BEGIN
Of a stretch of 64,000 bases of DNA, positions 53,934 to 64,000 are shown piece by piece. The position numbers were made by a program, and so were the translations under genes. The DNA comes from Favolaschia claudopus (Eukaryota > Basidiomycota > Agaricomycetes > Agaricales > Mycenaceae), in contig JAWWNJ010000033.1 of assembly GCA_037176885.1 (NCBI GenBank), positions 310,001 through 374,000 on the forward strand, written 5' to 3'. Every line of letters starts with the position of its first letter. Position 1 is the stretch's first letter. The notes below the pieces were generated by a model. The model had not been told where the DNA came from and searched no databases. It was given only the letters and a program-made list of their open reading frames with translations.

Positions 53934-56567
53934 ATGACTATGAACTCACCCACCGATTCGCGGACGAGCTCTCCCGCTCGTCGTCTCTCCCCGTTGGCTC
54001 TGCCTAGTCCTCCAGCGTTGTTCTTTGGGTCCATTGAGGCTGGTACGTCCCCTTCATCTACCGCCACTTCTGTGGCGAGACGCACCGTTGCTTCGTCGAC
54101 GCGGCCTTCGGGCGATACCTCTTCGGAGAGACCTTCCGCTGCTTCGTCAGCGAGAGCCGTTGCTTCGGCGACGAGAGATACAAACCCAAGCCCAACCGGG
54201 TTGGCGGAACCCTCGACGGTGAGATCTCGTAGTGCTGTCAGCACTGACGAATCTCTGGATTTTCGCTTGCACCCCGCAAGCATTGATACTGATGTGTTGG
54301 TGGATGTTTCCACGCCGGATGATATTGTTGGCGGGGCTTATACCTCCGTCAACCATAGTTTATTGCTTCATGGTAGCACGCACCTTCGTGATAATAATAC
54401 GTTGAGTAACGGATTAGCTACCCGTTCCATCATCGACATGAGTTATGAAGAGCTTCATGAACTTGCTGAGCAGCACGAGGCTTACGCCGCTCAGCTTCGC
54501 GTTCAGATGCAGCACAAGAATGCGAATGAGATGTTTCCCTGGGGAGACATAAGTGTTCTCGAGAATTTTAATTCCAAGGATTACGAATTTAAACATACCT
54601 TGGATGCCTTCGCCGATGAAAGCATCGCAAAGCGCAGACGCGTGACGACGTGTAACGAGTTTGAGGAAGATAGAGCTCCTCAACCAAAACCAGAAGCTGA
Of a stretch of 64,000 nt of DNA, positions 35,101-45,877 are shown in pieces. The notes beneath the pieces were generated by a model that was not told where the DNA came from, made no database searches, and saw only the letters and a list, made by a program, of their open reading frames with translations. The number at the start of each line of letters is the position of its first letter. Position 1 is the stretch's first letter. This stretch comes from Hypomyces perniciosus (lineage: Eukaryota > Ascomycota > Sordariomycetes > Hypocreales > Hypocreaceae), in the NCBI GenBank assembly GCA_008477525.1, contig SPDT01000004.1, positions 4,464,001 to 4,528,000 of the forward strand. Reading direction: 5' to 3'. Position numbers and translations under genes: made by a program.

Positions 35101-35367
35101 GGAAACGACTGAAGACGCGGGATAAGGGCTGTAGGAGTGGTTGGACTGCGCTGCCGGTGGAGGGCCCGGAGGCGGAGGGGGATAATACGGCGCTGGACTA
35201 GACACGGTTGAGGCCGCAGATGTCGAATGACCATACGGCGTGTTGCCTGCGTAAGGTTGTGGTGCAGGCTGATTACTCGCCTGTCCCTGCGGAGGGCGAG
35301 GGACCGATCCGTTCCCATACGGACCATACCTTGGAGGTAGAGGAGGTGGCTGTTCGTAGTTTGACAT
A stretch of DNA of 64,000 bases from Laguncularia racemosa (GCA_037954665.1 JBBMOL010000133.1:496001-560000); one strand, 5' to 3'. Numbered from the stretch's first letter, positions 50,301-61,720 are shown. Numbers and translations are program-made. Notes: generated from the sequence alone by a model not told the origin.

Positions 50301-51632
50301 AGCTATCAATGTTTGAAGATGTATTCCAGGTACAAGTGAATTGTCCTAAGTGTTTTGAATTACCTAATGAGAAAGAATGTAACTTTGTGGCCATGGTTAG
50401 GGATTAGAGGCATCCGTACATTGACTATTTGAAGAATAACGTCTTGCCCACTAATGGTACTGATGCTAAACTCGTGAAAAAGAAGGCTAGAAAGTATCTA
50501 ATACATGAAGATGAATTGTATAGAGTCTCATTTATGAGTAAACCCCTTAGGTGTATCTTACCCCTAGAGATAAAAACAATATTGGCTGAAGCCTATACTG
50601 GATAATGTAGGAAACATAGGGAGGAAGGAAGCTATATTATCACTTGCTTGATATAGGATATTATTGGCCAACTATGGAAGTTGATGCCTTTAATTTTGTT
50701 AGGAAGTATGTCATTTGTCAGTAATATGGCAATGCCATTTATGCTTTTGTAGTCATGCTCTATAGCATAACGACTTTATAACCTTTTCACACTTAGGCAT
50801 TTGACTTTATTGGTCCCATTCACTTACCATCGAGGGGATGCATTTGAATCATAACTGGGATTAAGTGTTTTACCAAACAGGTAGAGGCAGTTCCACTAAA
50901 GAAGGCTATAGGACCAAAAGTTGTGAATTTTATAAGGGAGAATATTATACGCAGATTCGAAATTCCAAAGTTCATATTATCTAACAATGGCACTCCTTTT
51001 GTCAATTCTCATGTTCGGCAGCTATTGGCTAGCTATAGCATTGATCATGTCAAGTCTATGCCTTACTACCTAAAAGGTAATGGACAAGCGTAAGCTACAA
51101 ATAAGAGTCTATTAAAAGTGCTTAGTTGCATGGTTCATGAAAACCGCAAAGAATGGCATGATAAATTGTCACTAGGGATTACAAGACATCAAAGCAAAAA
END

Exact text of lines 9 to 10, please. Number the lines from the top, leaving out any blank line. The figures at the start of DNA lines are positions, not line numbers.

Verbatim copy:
54501 GTTCAGATGCAGCACAAGAATGCGAATGAGATGTTTCCCTGGGGAGACATAAGTGTTCTCGAGAATTTTAATTCCAAGGATTACGAATTTAAACATACCT
54601 TGGATGCCTTCGCCGATGAAAGCATCGCAAAGCGCAGACGCGTGACGACGTGTAACGAGTTTGAGGAAGATAGAGCTCCTCAACCAAAACCAGAAGCTGA